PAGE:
Armor: Armored Trains Head For The Hills


March 1, 2010: Russia is returning two of its armored trains to active service. Russia made extensive (and widely publicized) the use of armored trains during its civil war in the early 1920s. Armored trains had been used before that, but not with the ingenuity, and on the scale, that the Russians demonstrated. The trains saw service again during the early 1970s, when there was a low level border war with China. When the Cold War ended, the armored training again showed up in the Caucasus. There, local separatists were attacking trains and blowing up rail lines.

It's not just the armor on the engines and cars that matter, but what the train carries. The current armored trains have anti-aircraft weapons (for use against ground targets), elaborate communications and electronic warfare equipment, railway repair troops and flatcars carrying tanks and other armored vehicles. The basic idea is that the armored train is basically a moving anti-terrorist unit. If terrorists are encountered, the armored vehicles are unloaded and go after them. Some of the new UAVs Russia is buying from Israel may end up on an armored train, providing air reconnaissance.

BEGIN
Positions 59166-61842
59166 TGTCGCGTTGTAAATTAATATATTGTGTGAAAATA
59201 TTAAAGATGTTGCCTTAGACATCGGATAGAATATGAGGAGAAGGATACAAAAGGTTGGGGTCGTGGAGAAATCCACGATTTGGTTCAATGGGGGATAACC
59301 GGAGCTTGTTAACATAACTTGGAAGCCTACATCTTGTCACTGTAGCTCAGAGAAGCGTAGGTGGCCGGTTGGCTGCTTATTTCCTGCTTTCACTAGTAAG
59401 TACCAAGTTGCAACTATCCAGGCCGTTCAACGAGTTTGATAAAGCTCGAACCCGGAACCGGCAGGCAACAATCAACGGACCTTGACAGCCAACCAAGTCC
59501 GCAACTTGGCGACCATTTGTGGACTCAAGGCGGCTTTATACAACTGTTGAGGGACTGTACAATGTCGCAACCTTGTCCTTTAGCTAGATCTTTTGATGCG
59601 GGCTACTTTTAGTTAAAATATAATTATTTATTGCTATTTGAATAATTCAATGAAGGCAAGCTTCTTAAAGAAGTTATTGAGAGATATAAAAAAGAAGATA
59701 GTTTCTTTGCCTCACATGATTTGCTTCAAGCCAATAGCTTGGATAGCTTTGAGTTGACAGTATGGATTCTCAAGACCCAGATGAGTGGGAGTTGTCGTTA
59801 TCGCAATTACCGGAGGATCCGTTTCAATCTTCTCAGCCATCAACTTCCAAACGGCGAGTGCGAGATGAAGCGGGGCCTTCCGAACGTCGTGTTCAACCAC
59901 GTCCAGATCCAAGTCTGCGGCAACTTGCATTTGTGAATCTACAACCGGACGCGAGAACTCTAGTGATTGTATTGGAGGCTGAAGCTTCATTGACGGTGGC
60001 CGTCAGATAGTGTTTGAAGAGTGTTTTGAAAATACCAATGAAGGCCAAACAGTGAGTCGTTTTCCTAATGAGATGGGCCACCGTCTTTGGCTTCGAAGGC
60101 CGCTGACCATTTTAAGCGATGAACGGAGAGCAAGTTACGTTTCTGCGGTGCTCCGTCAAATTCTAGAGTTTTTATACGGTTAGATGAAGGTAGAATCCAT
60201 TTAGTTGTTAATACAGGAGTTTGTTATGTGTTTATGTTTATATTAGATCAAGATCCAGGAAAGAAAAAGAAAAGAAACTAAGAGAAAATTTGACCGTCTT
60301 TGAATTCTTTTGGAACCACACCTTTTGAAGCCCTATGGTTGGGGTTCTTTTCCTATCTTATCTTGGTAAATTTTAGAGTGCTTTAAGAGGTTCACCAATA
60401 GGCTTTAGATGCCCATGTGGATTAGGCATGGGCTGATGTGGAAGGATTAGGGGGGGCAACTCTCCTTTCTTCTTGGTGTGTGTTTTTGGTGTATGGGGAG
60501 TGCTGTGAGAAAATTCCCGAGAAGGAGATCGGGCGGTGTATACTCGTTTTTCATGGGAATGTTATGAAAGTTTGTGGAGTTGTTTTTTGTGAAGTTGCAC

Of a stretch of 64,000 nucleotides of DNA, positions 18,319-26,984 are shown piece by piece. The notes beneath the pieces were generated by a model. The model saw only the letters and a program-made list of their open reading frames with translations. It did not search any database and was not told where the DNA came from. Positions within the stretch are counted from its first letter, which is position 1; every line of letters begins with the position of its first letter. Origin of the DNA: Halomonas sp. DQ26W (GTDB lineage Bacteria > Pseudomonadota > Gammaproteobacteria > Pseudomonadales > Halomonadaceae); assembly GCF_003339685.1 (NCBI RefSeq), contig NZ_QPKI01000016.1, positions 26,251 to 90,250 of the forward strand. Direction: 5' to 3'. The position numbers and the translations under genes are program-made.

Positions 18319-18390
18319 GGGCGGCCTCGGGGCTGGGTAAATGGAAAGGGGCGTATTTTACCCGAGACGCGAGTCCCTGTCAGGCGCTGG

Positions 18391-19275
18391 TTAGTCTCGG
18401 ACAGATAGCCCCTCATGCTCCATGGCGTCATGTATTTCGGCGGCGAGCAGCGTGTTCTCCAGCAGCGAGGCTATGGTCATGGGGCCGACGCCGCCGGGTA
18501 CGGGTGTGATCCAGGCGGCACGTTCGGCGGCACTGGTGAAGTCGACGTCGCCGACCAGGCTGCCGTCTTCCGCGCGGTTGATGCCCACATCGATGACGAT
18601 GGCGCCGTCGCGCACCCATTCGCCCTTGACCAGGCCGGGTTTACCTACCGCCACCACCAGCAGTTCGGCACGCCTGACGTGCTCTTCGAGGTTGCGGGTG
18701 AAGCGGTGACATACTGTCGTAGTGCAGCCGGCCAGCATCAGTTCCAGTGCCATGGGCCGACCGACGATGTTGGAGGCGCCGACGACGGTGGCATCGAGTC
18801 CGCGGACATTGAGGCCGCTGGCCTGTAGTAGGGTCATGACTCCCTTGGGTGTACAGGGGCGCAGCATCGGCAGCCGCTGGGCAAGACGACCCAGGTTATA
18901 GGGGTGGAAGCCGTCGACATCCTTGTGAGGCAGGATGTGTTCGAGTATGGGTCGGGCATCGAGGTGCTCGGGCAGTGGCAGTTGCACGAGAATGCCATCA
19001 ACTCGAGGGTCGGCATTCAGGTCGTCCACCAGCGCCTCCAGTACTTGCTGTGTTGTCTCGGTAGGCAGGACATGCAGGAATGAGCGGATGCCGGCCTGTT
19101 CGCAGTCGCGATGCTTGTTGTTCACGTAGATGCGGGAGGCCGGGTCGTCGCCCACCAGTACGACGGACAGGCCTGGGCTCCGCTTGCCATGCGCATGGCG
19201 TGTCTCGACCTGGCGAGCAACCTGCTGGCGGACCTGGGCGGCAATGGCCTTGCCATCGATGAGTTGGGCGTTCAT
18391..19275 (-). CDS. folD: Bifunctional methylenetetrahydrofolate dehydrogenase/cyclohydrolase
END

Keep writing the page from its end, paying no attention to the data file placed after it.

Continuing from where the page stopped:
Russia has had railroad troops for 150 years. This paramilitary force was mainly there to provide security and emergency repairs. In most other countries, these services are provided by civilians. But Russia have always considered the railroads as a critical strategic asset, and the paramilitary were there to make sure the railways were protected, well maintained, and quickly repaired if damaged. There are currently 100,000 Russian railway troops, and a formidable opponent for any terrorist groups trying to cripple the railways. The railway troops have kept the armored train concept alive, as well as the ability to build and employ them.





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